When the state legislature originally enacted Civil Code Section 1375, which is commonly known as the Calderon Process,2 it was seeking to stem the tide of construction defect litigation and was no doubt prompted by lobbying efforts on behalf of the construction industry. The purpose of the Calderon Process was to provide a prelitigation forum for the informal resolution of construction defect claims brought by homeowners’ associations.

In essence, the law required associations to engage in a structured settlement process before commencing suit against a real estate developer for defective design or construction of a development of 20 units or more.3 Specifically, the law provided that before filing a complaint, the association must give written notice to the developer identifying the name and location of the project, a defect list, and the results of any testing or surveys.4 Any association that failed to satisfy this notice requirement risked having its action stayed by the trial court or dismissed.

Service of the notice triggered a 90-day window in which the developer and the association were to “attempt to settle the dispute or attempt to agree to submit it to alternative dispute resolution.”5 The developer had the right to conduct additional discovery to further settlement efforts. At some point, both the developer and the association were supposed to meet and confer concerning any settlement offer or proposal for alternative dispute resolution.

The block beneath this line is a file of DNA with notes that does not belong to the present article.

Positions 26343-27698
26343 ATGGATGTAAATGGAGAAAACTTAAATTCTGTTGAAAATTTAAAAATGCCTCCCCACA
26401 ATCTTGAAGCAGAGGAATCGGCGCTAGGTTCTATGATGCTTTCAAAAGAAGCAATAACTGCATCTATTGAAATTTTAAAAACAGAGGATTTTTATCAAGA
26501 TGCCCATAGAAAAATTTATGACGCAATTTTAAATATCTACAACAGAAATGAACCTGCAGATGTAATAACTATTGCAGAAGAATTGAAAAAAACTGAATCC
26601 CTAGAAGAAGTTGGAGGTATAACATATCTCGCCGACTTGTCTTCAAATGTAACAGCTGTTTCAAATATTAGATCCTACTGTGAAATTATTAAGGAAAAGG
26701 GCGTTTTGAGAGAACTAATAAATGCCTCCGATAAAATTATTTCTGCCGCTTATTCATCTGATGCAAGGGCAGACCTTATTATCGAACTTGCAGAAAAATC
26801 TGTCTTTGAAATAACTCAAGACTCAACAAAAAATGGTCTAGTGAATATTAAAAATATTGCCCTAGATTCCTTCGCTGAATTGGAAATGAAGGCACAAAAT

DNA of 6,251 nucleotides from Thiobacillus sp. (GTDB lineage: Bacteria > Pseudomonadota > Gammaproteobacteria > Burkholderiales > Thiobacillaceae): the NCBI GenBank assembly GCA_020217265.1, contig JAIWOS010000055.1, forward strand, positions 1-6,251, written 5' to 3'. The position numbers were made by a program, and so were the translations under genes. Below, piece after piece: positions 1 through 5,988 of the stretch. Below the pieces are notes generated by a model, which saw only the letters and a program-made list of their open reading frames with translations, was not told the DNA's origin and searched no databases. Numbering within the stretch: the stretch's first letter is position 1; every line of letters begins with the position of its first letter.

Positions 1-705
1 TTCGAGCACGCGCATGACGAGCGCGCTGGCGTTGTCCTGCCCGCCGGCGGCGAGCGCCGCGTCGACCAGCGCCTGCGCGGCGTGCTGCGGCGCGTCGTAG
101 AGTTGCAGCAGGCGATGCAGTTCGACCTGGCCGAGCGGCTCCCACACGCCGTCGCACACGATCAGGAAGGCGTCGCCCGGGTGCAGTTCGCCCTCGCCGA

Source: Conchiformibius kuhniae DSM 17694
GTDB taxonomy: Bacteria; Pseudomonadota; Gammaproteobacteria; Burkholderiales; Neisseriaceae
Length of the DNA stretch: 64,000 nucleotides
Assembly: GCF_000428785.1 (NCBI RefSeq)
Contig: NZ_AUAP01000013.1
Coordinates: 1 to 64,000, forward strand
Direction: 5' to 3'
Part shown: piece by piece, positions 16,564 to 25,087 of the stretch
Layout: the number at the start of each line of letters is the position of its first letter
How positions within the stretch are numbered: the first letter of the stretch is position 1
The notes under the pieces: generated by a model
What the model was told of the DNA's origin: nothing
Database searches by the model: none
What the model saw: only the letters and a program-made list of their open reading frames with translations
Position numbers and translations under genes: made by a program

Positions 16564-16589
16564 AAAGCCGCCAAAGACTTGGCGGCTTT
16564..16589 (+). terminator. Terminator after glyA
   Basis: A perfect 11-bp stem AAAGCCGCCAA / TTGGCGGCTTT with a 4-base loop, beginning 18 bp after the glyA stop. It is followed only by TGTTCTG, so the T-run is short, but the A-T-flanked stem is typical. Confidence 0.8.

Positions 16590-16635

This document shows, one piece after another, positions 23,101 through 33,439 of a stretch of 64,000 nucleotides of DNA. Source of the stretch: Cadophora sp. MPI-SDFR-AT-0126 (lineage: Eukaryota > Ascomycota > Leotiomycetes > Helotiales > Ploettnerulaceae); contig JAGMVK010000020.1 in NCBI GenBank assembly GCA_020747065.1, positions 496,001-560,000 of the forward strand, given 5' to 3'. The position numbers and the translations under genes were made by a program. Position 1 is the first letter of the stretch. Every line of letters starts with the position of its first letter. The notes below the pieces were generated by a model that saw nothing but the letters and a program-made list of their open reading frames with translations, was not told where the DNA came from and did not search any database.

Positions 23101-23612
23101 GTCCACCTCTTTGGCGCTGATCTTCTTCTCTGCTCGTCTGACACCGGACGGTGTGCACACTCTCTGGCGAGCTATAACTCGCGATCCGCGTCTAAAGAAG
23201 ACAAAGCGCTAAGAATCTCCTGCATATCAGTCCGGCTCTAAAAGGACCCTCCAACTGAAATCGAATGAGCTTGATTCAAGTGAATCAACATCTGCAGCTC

The association was also required under the statute to communicate with the individual homeowners to discuss the merits of any proposed settlement offer.6 If the developer was unwilling to participate in the settlement process, however, the association’s responsibilities under the statute were excused.

The Calderon Process, as originally enacted, contained three basic flaws. First, the 90-day period in which the parties were to meet and confer was simply too short for accomplishing what needed to be done. By the time the developer had finished analyzing the association’s defect list and related materials and had conducted its own inspection and testing, the 90-day period typically had expired. Additionally, there was simply not enough time to bring in subcontractors, insurance representatives, and other parties necessary to bring about an effective resolution of the dispute.

Second, subcontractors and insurers were not required to participate in the process. Without the participation of subcontractors and insurers, developers were left alone to grapple with the economic burdens of settlement. In many circumstances, the absence of these necessary parties in the Calderon Process forced developers to bring subsequent indemnity suits against subcontractors, which resulted in increased litigation.

Third, the statute was vague regarding the penalties to be imposed on parties who failed to adhere to the Calderon Process procedures. Many parties—developers and associations alike—simply chose to disregard the prelitigation process and march directly into litigation.